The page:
Labels: Why I Don’t Like To, But Do, Use Them

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Recently it was pointed out that in one of my recent posts there was a large point of irony: a friend pointed out that I seemed to be wanting to be seen as an individual outside of labels, and yet the image attached was of Cub and myself, and I had described myself (as I do on my profile here as well) as a Mama, Christian, artist and a number of other labels. So although this friend really said nothing wrong, I wanted to clarify my view of labels (and happened to have made some notes on the topic anyway previous to her observation) in two parts: Christian Life and Everything Else.

Christian Life

Quick summary of my life with God: born into nominally Roman Catholic family, infant baptism (>1 y/o), Church of England school (4-11 y/o) & Sunday School, Holy Communion (~8 y/o), sudden shift to Atheism (~9 y/o), sudden and full slap around the head by God at Salt & Light Church (17 y/o), full immersion baptism (18 y/o), attend Vineyard Church in University, study Theology (18-22 y/o), work as administrator and attend Church of England (23-24 y/o), moved to another C of E, then moved again to another Vineyard. End.

So what to say when people ask me what I call myself? Anglican? Vineyarder? Catholic? Recently when I simply termed myself Christian, refusing to give more of a classification, the asker seemed to assume a lesser faith than that of my husband because of this lack of label. I didn’t even really want to say “Christian” but how do you explain that you feel that the term comes with far too many connotations that don’t describe the faith I have in Jesus and His teachings?

It goes further than that when actually around other Christians when our conversations and theological language brings up terms such as “liberal” and “conservative” as if you can be only on two sides of some invisible line. My beliefs do not match up so clearly with the traditional descriptions of these labels, but more often than not different denominations will have different meanings behind each one. “Liberal” to one might mean belief in an accepting loving Jesus (including gay people, and anyone else who turns up) whereas to another it might mean someone who believes in God but barely thinks about it never mind attends church. These are pretty different and yet somehow given the same label! In the same way “conservative” can mean homophobic-racist-anti-semitic to one person, and happily pro-New-Testament-Church-tradition to someone else.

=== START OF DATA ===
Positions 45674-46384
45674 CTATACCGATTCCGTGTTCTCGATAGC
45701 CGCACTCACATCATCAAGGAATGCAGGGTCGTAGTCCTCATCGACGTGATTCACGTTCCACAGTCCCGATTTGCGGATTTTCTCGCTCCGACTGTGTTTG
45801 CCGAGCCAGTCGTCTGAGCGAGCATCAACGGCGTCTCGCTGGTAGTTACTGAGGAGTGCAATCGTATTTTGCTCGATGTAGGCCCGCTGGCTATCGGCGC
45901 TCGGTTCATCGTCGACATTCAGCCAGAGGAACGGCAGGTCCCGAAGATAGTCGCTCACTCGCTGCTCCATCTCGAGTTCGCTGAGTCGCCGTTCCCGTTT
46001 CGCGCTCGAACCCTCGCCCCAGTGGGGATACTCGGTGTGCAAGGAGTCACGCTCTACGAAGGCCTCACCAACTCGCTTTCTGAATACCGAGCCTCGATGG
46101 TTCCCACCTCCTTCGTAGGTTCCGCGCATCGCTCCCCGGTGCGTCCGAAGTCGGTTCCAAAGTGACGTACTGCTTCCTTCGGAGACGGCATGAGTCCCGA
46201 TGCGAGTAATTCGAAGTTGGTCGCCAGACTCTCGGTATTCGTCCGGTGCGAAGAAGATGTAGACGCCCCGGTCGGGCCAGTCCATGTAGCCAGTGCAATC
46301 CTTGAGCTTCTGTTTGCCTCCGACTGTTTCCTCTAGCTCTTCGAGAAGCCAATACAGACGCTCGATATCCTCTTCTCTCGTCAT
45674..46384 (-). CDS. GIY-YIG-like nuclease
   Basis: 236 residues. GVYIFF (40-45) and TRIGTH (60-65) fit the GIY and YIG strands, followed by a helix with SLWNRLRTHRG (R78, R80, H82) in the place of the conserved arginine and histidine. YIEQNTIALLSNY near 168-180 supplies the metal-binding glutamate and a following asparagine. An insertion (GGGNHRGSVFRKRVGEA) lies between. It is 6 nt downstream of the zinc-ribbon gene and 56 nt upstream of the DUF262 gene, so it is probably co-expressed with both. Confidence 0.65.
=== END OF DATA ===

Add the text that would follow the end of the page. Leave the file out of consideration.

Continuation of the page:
This means I try incredibly hard not to label anyone, not to assume, and not to label myself or others with any kind of Christian term. If someone asks the most I will say is what church they might attend, this gives a broad enough description and sticks only with the facts. So just because I attend a Vineyard doesn’t mean I feel I have found the perfect church, or agree with everything that the leaders do (I’m also pretty sure they’d be plenty of people arguing with me if I spoke about everything I believe in). It simply says that I have found somewhere I’m comfortable to be, and worship, and make connections.